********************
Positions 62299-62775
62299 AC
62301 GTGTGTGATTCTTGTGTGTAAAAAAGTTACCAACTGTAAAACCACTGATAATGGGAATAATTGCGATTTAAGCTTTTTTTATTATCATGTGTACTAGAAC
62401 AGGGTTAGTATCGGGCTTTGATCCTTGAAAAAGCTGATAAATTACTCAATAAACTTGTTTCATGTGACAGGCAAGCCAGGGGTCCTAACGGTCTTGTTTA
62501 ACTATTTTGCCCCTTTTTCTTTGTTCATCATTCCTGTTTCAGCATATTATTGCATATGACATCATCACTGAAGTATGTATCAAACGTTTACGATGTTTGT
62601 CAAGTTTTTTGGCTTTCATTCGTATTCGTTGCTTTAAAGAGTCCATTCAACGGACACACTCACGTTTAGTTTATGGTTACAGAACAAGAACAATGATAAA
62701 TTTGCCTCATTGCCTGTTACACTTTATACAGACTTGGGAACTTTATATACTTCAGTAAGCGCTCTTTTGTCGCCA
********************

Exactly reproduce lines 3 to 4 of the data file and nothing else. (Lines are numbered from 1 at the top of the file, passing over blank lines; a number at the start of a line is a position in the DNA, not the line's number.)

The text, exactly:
62301 GTGTGTGATTCTTGTGTGTAAAAAAGTTACCAACTGTAAAACCACTGATAATGGGAATAATTGCGATTTAAGCTTTTTTTATTATCATGTGTACTAGAAC
62401 AGGGTTAGTATCGGGCTTTGATCCTTGAAAAAGCTGATAAATTACTCAATAAACTTGTTTCATGTGACAGGCAAGCCAGGGGTCCTAACGGTCTTGTTTA